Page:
Senior Thesis Cycle 8 Film Screenings. These short works by Chapman University Dodge College of Film and Media Arts students are presented: G.R.E.(T.A.) (PIT), River, Round Trip, Stopwatch, Time at Wood Pine and When Wigs Fly. The public is invited to the no-cost event, but seating is first come, first served. You can also view it via live streaming at Chapman University’s Dodge College of Film and Media Arts, Folino Theater, 283 N. Cypress St., Orange; Fri., 7 p.m. Free.

Within Formal Cities. Cinema Orange—the collaboration between Orange County Museum of Art and Newport Beach Film Festival—presents this architecture documentary is based on what filmmakers Brian Gaudio and Abe Drechsler collected from speaking with designers, residents and government officials in travels to Lima, Santiago, São Paulo, Rio De Janeiro and Bogotá. Cinema Orange is presented free on Fridays, when there is also no museum-admission charge, and there are food trucks outside for an inexpensive meal. But here is the deal: OCMA members can reserve Cinema Orange seats in advance. Free tickets are handed out beginning at 5 p.m. on the day of the screening; unclaimed OCMA member tickets are released 10 minutes before show time. Orange County Museum of Art, 850 San Clemente Dr., Newport Beach, (949) 759-1122. Fri., 7 p.m. Free.


Harry Potter and the Chamber of Secrets. Harry is haunted by a strange voice as he returns to a Hogwarts plagued by mysterious attacks. This week, you have two ways to see the second film in J.K. Rowling’s franchise—this one directed by Chris Columbus: as it was when it came out in 2002, with John Williams’ prerecorded score, or with that music performed live by the 90-piece Pacific Symphony Orchestra. Orchestra screening: Renee and Henry Segerstrom Center for the Arts, 600 Town Center Dr., Costa Mesa, (714) 556-2787; Fri., 7:30 p.m.; Sat., 2 & 7:30 p.m. $39-$89. Original screening: Regency Directors Cut Cinema at Rancho Niguel, 25471 Rancho Niguel Rd., Laguna Niguel, (949) 831-0446. Tues., 7:30 p.m. $8.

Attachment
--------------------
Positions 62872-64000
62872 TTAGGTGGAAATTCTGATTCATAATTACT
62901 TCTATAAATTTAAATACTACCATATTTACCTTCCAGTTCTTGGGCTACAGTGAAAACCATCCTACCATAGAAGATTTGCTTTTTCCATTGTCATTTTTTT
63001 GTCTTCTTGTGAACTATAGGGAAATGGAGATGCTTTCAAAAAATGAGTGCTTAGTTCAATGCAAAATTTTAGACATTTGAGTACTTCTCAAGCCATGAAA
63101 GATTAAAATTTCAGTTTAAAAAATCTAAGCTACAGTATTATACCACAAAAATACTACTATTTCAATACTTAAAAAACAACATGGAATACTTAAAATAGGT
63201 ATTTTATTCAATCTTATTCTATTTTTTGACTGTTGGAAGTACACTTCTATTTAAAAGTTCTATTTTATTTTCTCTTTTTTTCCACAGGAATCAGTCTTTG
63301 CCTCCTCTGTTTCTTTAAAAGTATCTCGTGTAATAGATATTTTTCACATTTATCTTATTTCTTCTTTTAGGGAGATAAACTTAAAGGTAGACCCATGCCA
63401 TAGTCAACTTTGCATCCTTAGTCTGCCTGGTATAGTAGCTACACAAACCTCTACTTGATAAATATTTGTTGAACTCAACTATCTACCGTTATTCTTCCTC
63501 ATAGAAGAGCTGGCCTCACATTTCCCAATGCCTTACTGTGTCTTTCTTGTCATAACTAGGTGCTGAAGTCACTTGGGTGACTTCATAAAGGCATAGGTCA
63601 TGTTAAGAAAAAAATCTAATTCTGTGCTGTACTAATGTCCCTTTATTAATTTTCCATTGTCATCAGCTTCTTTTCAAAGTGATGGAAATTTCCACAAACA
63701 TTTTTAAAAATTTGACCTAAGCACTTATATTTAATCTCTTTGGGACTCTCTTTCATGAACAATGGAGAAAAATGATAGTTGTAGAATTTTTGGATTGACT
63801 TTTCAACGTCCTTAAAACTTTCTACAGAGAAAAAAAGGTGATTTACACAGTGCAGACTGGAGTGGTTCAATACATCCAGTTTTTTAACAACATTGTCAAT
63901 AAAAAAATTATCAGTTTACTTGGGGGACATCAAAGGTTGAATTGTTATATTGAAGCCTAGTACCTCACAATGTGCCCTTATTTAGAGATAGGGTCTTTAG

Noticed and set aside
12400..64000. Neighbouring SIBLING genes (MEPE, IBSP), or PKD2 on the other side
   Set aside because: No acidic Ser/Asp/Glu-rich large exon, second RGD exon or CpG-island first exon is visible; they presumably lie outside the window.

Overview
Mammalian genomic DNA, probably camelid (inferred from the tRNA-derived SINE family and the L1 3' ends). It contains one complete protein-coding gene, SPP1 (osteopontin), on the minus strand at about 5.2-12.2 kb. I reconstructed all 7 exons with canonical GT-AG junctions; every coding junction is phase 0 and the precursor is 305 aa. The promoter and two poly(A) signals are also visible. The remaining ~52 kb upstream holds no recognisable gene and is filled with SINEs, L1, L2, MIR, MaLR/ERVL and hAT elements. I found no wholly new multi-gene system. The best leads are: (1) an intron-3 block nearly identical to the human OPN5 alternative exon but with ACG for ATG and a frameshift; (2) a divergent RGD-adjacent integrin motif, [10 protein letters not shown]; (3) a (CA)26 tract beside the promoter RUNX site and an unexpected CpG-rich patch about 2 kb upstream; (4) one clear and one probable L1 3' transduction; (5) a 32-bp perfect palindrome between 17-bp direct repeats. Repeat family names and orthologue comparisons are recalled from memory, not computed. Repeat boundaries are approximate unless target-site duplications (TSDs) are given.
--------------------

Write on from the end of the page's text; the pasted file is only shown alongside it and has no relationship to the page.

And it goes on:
New Muslim Cool. The anti-Islamaphobia series with the Seventh Art Stand continues with this documentary by Puerto Rican-American rapper Hamza Pérez, who pulled himself out of drug dealing and street life, became a Muslim, and moved to Pittsburgh to start a new religious community. But when the FBI raids his mosque, Hamza must confront the realities of the post-9/11 world—and himself. The Frida Cinema, Santa Ana; Fri., 7:30 p.m. $7-$10.

The Rocky Horror Picture Show. The car of sweethearts Brad and Janet (Barry Bostwick and Susan Sarandon) breaks down near the eerie mansion of Dr. Frank-N-Furter (Tim Curry), a transvestite scientist whose home also hosts a rocking biker (Meat Loaf), a creepy butler (Richard O’Brien) and assorted freaks who include a muscular man named “Rocky.” Watch what’s on and in front of the screen thanks to shadowcast members from K.A.O.S. (Santa Ana) and Midnight Insanity (Long Beach). The Frida Cinema; Fri., 11:45 p.m. $8-$10; Art Theatre, 2025 E. Fourth St., Long Beach, (562) 438-5435. Sat., 11:55 p.m. $8.50-$11.50.

13th. Orange County Multi-Racial Collaborative presents a free screening of Long Beach-born filmmaker Ava Duvernay’s controversial and award-winning documentary about the criminal-justice system, followed by a panel discussion. The film argues that America’s extreme rate of criminalization amounts to modern-day slavery. “Come join us to engage in powerful conversation about what you already know, or to learn more so that that we can all take action from a place of knowledge,” says collaborative founder Karen Poffenberger. The Frida Cinema; the Sat., 1:30 p.m. Free.